So first, I love how Tyson Barrie’s stick isn’t even in a passing lane, it’s sitting useless in the middle of the net. Yet Barrie is guarding the post with goalie Semyon Varlamov out of the play, I can live with that. (See I’m not all negative!)
Next, we see that Ryan Suter (20) is wide open. Nathan MacKinnon is staring at the puck with such intensity he can’t notice that Suter has a wide open shot at a wide open net five feet to his left. Forward Alex Tanguay has sunk down low, understandably, but is also fixated on the puck, leaving Wild captain Mikko Koivu (9) wide open.
There are four Avalanche skaters below the circles already. All the Wild player with the puck would have to do is chip one in the middle and it’s an easy goal. I don’t mean to over state my point, but we have all five skaters staring at a guy who is behind the net, which is a very hard place to score from even on an open net, while there are two wide open guys just feet away. This is just mind boggling.
I should have made this a slide show because I never want to see that image again — and only half because of the bad drawings.
So we’re all recovering from nausea. And that’s good, because we only have one example left to prove my point, and then there’s no refuting it or arguing in the comments. Might as well make me coach.
Ego pumping aside, lets power through this last example so I can talk about other stuff at the bottom. So this was Zach Parise’s goal after getting destroyed by Avalanche captain Gabriel Landeskog. At this point I knew no matter how the game ended what my topic would be. It also shows us more affirmatively that the tendency of puck watching is something being taught, and not just a result of having bad defensive players.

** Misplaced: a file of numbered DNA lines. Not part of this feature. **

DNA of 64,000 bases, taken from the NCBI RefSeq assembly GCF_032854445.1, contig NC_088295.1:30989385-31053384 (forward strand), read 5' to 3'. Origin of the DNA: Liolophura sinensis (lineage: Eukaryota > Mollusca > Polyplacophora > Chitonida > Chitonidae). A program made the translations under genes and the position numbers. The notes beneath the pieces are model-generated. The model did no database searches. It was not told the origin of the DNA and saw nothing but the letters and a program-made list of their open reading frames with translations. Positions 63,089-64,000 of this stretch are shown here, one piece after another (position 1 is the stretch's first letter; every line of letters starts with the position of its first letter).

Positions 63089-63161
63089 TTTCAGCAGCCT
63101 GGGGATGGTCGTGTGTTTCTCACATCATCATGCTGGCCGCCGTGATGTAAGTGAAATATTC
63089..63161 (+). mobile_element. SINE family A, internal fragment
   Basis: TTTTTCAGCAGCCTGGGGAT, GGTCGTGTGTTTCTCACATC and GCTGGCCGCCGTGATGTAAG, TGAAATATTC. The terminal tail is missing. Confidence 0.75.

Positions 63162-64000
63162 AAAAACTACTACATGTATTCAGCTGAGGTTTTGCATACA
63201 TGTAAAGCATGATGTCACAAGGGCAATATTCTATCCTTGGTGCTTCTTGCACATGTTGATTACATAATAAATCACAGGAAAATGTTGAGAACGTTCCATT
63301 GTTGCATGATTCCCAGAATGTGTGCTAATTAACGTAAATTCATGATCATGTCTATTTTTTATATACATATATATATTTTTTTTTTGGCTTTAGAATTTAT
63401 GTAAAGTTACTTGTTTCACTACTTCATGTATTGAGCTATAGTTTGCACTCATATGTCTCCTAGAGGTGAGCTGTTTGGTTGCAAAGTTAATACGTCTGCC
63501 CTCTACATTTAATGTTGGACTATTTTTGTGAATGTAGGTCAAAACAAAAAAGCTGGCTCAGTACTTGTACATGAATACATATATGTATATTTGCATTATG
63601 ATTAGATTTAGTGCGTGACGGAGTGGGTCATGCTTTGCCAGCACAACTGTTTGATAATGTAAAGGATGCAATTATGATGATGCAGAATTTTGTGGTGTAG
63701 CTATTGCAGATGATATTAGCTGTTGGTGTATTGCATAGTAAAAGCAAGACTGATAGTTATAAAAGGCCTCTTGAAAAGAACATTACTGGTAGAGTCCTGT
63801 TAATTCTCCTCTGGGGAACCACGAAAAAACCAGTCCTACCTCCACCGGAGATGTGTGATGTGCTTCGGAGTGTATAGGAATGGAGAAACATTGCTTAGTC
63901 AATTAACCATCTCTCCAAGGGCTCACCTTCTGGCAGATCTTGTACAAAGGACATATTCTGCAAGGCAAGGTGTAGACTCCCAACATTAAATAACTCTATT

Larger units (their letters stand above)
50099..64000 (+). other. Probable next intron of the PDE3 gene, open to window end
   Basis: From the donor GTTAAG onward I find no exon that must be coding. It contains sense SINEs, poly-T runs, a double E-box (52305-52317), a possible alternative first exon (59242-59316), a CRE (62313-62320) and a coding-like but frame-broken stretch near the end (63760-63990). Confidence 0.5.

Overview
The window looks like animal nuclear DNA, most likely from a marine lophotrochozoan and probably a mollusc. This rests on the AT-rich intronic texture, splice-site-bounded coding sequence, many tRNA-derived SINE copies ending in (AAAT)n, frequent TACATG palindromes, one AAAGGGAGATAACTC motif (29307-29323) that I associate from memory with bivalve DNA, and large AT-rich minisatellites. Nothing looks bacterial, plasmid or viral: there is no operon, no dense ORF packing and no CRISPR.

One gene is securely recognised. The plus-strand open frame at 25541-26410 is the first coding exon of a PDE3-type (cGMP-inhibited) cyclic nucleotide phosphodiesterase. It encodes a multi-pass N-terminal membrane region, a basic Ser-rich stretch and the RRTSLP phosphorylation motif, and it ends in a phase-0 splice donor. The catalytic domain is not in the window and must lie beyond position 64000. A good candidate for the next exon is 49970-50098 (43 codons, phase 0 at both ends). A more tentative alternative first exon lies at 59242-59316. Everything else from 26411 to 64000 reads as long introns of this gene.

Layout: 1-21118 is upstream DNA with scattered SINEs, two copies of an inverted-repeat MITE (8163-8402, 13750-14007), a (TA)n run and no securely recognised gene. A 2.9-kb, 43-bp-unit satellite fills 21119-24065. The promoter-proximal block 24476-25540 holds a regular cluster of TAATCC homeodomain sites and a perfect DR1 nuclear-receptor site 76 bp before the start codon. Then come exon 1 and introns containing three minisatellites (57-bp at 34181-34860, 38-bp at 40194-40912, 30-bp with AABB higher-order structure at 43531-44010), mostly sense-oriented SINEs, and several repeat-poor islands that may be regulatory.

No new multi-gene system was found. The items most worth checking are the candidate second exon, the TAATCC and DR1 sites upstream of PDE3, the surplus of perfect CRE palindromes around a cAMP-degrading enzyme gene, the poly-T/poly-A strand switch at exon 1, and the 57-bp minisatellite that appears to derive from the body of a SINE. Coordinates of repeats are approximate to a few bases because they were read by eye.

So the Wild player on point is winding up for a clapper while Tyson Barrie is out blocking the shot. I will not question why Tyson Barrie is out there, I’m just glad he is trying to block it. MacKinnon is the player in the slot down on a knee and actually does block it, and then does a good job tying that man up. Good job Nathan!
And then we get to the ugliness. Here’s defenseman 101 for any new players — if there is a shot coming towards the net and you are not going to block it TIE SOMEONE UP FOR THE REBOUND. Instead we have Nate Guenin (he has the question mark over his head because he is obviously clueless) with TWO Wild players wide open in front of the net.
I hate this. I am seething mad. Meanwhile, Landeskog, (bottom right player for the Avs) is looking over to see if Xfinity has a promo code on their advertisement instead of picking up his player standing three feet behind him. This is just mind numbingly basic stuff.
Tanguay is out high, presumably the Wild have a D changing. But everyone else is staring at the puck not doing a thing. Gabriel Landeskog and Guenin might as well be cones out there at this point. This is the final example of why I hate, hate, hate face the puck hockey.
Final Game Notes:
- Will someone please tell Pierre he is not commentating Junior hockey? I have heard him talk about Drouin and MacKinnon on a line together for 3 years. Get some new material.
- That being said Pierre was completely right, the Avalanche’s forwards were way too high last night and left the Avalanche defense out to dry many times on breakouts.
- John Mitchell is one of my favorite players, I said it. Fight me.
- Varlamov needs to have at least two of the goals that went in. He robbed the Wild on other occasions, but if Roy thinks this is the way to play hockey games, Varly needs to play out of his mind.
- The Dubnyk regression begins!!!!!